Students, faculty adopt pets to keep them company during pandemic


Savannah Mulvey

Student Savannah Mulvey, who attends both high school and AACC this semester, holds her adopted lizard, Spike. Like others, she says she finds comfort in having a new pet during the pandemic.

Cristian Perez, Reporter

Some AACC students and faculty are seeking comfort during the pandemic by adopting pets.

“You’re very sheltered from other people,” Ashley Abate, a second-year homeland security student, said. “It’s been kind of awesome to come home to” her new dog, Rocky, whom she rescued from a shelter.

“We believe he actually came from South Carolina or Georgia … where he was pulled from a rescue and … transported up here to find a home,” said Abate, who lost a cat to heart disease before the pandemic began.

Pets can be comforting in times of stress, Dr. Jarred Jenkins, an assistant professor of psychology, said.

“When you’re not allowed to interact with a lot of other people and you’re supposed to maintain contact with just your household … pets have provided an alternative … social support,” he said.

 According to the National Database of Sheltered Animals, Anne Arundel County animal shelters saw more than a 60% increase in pet adoptions in 2020 compared with 2019. 

Second-year communications student Audrey Wais adopted her two kittens, Captain and Panda, during the pandemic.

“It’s been a fun experience for me, because I’ve never raised one [from a kitten],” said Wais, who already had another cat, Mike.

Wais said her whole family has benefited from their newly adopted kittens. 

“My father actually [has] been struggling with an injury,” she said. “It’s definitely been a beneficial thing for him. He smiles all the time, and he’s so happy with them and honestly … they make us all so happy.”

Likewise, astronomy professor Deborah Levine, who lost custody of her two cats in a divorce during the pandemic, said her newly adopted, 2-year-old, 17-pound cat Pippin “has made a huge difference” since she started teaching from home.

She said she feels less lonely with Pippin in the house. 

“He’s super interactive and super affectionate,” she said. “He’s almost a dog-like cat. He will follow me to my … downstairs workspace when I’m teaching.”

Pippin shares Levine with two pet birds.

“Although it might seem that cats and birds are a bad combination, in my experience, dogs and birds actually tend to be worse,” she said. “Cats give you warning before they pounce.”  

Savannah Mulvey, a Chesapeake High School student who also takes classes at AACC, cuddles up with Spike, an adopted bearded dragon—a kind of lizard—that she adopted during the first week of quarantine last year.

“I didn’t have anything else to do and I thought it’d be like the perfect time to focus on a pet,” said Mulvey, who will study medical sonography next year.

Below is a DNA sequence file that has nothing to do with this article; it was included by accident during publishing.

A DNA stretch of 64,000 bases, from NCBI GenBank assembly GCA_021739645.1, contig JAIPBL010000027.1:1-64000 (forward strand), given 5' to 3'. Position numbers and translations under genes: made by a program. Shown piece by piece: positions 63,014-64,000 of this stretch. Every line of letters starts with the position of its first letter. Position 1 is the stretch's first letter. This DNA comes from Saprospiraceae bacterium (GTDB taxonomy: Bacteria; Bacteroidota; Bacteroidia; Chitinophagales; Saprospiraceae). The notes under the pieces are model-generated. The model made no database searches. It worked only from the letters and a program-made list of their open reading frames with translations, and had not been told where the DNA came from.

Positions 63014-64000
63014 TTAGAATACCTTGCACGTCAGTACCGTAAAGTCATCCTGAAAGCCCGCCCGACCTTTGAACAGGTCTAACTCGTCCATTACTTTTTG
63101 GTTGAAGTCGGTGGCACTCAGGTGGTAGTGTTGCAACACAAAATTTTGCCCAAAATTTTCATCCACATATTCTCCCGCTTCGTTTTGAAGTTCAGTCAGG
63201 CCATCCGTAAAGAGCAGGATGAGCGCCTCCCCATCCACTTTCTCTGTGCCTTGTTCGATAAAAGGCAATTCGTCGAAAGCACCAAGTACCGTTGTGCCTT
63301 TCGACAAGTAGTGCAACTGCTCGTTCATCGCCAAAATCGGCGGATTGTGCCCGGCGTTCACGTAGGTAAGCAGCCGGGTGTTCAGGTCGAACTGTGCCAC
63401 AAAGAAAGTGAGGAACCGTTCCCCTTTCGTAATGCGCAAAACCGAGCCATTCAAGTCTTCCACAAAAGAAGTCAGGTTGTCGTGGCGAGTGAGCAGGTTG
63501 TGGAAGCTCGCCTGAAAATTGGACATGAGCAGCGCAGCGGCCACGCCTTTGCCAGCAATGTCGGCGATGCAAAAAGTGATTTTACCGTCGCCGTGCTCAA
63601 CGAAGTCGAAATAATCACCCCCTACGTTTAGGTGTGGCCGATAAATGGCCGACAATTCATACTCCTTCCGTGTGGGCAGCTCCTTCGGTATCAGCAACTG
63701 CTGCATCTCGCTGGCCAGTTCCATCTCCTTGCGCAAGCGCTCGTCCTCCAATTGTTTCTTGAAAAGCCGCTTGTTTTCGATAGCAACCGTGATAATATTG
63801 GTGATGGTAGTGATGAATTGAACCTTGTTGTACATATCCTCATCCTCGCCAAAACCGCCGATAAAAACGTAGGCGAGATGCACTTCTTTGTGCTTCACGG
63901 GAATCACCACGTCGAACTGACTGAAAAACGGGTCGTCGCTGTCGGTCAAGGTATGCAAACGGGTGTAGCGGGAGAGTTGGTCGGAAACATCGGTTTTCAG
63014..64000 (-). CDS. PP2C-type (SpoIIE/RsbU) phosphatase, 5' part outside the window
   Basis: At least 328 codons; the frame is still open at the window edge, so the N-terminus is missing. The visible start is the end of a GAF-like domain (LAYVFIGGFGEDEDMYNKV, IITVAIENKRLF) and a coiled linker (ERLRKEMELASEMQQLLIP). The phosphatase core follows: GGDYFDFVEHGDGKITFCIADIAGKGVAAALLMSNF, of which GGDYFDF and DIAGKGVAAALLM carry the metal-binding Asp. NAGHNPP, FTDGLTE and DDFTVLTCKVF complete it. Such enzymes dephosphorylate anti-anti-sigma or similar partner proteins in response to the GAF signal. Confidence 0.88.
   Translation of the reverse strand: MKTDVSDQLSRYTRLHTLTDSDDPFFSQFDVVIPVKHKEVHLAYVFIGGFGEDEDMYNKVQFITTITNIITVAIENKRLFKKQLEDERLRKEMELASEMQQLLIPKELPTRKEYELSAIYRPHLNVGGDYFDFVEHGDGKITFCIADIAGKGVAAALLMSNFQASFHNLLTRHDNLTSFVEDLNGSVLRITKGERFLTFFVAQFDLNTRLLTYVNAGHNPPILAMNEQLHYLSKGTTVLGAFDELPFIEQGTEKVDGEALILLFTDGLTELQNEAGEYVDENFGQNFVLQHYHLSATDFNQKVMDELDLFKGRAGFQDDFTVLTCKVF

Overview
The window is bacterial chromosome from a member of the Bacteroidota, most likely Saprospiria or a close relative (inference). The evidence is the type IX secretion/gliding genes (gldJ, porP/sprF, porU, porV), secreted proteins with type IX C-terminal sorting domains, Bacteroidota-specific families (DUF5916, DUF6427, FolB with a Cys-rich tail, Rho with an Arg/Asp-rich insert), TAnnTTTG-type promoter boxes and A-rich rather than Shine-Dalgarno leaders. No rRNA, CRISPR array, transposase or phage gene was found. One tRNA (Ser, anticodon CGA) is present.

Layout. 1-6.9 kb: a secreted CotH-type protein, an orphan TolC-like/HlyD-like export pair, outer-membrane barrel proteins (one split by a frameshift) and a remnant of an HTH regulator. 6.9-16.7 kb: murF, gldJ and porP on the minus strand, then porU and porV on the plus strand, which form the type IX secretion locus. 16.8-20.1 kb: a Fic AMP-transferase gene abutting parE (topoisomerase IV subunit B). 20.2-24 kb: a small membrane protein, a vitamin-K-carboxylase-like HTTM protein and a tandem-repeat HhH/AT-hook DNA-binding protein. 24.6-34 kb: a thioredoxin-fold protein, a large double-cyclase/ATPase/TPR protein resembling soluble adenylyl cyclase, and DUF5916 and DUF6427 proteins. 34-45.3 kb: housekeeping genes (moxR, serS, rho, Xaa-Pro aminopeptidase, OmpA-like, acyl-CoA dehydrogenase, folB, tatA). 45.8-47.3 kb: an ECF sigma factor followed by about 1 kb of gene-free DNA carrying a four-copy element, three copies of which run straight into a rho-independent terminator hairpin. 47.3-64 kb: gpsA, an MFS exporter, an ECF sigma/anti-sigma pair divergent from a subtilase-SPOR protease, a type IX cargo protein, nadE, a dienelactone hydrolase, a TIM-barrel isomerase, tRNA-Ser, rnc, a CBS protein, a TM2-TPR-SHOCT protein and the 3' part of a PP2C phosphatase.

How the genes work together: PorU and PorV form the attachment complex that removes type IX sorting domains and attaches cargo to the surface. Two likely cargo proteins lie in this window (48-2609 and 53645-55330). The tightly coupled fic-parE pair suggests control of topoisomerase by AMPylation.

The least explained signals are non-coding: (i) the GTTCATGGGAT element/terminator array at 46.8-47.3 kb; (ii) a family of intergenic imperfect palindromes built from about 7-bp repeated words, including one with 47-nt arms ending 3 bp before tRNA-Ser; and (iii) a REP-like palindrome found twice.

Mulvey said Spike helped her cope with the stress of the pandemic.

“I didn’t see any of my friends at all,” she said. “I was being really careful. … Most of the time I just spent doing homework … and chilling at home with him.”

But as Mulvey started going out more, she had less time for Spike.

“I spent every single day with him for two weeks,” she said. “Once everything started opening up, I spent less and less time with him. … Before, he would chill on my shoulder and sit there forever. But now when I hold him, he gets all antsy … because I haven’t been able to spend as much time with him.”

Barbara Barnes, the lead instructor of AACC’s veterinary assistant program, said those who adopt pets should consider how their lifestyles might change once the pandemic is over.

“Is that going to impact the experience that the [pet] gets?” she asked. “Remember, it’s not just about you. We want to make sure it’s a good experience for the pet as well.”

Pets can be a great comfort to their owners, especially when they’re lonely, Barnes said. 

“Most people enjoy their pets more than they enjoy their family members, to be honest,” she said. “But you want to get the right pet for yourself and family.”  

“People who work a lot, they probably wouldn’t want to have a pet that … needs a lot of interaction,” she said.  

And anyone who is considering an adoption should understand how much it costs to care for an animal, Barnes advised.

“They definitely need to consider how much time they have to put in to care for pets, and also put into their resources because an exotic pet is going to have a lot of upkeep,” she said. “And the veterinary costs for something that’s exotic are a lot higher.”